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Alexander the Great Biography & Life Story

Alexander Quick Fact

Alexander III of Macedonia, world-renowned as Alexander the Great, was a king of the Argyad dynasty who ruled the ancient Greek kingdom of Macedon. Born in Pella in 356 BC, Alexander succeeded his father Philip II when he was only twenty years old. 

Born : July 356 BC, Pella

Died : Babylon

Full Name : Alexander III of Macedon

World : Macedonia

wife : Roxana (married. 327 BC – 323 BC) , 

Children : Alexander IV of Macedon , Heracles of Macedon

Alexander Biography

Who is Alexander the Great?

Alexander the Great served as king of Macedonia from 336 to 323 B.C. During his time of leadership, he united Greece, reestablished the Corinthian League and conquered the Persian Empire.

Whole life in a glance

Conqueror and king of Macedonia, Alexander the Great was born on July 20, 356 B.C., in Pella, in the Ancient Greek kingdom of Macedonia. During his leadership, from 336 to 323 B.C., he united the Greek city-states and led the Corinthian League. He also became the king of Persia, Babylon and Asia, and created Macedonian colonies in the region. While considering the conquests of Carthage and Rome, He died of malaria in Babylon (now Iraq), on June 13, 323 B.C.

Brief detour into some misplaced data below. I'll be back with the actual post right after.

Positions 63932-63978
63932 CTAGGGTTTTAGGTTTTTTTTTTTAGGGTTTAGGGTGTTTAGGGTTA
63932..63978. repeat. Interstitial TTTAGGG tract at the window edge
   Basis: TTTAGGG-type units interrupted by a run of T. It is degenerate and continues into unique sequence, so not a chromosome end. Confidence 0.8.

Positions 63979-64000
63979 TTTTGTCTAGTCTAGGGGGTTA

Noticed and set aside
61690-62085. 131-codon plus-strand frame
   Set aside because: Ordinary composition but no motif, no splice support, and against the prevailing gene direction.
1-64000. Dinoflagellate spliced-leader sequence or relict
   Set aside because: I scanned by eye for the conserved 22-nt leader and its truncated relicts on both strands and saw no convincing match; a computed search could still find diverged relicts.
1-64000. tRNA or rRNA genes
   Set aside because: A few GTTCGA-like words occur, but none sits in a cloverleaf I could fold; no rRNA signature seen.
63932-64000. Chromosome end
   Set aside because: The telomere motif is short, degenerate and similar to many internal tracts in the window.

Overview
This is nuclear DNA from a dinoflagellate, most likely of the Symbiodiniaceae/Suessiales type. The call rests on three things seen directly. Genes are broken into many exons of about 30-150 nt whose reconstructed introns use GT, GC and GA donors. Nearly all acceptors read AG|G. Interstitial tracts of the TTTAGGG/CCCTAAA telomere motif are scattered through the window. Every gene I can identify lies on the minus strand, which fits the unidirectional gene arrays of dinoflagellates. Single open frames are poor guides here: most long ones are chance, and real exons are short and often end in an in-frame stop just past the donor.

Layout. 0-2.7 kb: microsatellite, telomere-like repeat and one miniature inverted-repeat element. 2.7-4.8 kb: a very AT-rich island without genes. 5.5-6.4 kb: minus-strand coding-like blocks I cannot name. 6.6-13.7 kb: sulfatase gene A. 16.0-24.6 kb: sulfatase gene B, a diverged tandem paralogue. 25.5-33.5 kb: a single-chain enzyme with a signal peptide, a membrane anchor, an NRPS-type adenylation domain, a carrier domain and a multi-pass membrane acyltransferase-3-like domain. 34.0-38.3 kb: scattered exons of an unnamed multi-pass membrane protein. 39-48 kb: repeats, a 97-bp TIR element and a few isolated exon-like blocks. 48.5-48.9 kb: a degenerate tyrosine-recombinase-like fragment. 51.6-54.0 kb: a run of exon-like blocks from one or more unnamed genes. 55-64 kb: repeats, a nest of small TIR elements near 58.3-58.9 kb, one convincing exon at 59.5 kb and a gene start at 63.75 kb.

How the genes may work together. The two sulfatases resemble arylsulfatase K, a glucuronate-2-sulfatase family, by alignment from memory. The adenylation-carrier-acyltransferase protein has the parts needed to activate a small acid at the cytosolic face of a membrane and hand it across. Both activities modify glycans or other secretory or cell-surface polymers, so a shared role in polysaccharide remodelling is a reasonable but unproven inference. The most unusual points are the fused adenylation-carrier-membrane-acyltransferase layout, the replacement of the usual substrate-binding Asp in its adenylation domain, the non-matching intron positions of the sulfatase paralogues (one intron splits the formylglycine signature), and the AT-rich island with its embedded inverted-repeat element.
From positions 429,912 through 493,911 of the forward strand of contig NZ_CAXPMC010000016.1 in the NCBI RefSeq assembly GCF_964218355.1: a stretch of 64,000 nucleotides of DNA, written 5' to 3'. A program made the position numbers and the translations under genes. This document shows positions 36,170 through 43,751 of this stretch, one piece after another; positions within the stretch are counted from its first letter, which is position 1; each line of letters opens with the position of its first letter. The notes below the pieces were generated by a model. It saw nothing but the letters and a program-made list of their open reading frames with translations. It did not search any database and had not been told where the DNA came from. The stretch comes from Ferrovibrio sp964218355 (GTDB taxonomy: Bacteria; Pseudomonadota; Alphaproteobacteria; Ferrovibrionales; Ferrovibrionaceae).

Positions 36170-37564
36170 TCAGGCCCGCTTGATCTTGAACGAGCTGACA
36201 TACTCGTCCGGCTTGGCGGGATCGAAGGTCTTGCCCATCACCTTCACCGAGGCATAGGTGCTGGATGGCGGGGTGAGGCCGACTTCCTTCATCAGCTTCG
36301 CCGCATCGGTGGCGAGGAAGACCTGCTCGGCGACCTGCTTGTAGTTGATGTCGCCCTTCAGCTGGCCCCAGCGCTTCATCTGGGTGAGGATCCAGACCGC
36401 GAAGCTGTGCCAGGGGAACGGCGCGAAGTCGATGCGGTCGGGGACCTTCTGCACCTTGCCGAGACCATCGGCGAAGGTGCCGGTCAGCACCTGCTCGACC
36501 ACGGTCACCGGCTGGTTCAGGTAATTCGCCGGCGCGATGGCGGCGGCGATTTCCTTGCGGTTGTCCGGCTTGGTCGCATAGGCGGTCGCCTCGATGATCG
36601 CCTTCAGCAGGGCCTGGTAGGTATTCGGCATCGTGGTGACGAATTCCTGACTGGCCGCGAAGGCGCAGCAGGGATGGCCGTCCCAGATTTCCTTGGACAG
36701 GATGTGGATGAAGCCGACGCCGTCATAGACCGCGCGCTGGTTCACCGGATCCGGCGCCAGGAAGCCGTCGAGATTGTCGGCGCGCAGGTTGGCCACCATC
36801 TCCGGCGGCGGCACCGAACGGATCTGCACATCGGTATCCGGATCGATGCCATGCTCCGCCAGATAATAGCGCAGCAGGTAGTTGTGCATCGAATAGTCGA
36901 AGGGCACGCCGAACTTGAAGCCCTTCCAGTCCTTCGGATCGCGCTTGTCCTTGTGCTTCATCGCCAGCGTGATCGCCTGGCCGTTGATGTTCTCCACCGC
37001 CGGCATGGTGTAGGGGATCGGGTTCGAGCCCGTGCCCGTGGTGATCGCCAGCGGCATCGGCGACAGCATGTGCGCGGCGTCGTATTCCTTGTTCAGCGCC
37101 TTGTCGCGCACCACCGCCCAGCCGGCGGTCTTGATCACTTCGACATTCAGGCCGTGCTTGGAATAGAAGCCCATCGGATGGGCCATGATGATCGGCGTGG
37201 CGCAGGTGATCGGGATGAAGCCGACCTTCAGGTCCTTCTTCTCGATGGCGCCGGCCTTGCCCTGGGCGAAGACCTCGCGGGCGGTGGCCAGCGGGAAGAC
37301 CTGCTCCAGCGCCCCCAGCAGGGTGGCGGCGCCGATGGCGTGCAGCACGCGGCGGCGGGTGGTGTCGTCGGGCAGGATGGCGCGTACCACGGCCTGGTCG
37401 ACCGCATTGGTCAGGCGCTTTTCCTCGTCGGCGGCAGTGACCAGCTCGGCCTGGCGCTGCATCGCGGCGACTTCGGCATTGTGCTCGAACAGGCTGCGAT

Early Life

Alexander the Great was born to parents King Philip II of Macedon and Queen Olympia, daughter of King Neoptolemus. The young prince and his sister were raised in Pella’s royal court. Alexander grew to resent his father’s absence and philandering as his father wasn’t there for much time during his growth.

He received his earliest education under the tutelage of his relative. Leonidas tought Alexander math, horsemanship and archery, struggled to control his rebellious student. Alexander’s next tutor was Lysimachus, who used role-playing to capture the restless boy’s attention. He particularly delighted in impersonating the warrior Achilles.

In 343 B.C., King Philip II hired the philosopher Aristotle to tutor Alexander at the Temple of the Nymphs at Meiza. Over the course of three years, Aristotle taught Alexander and a handful of his friend’s philosophy, poetry, drama, science and politics.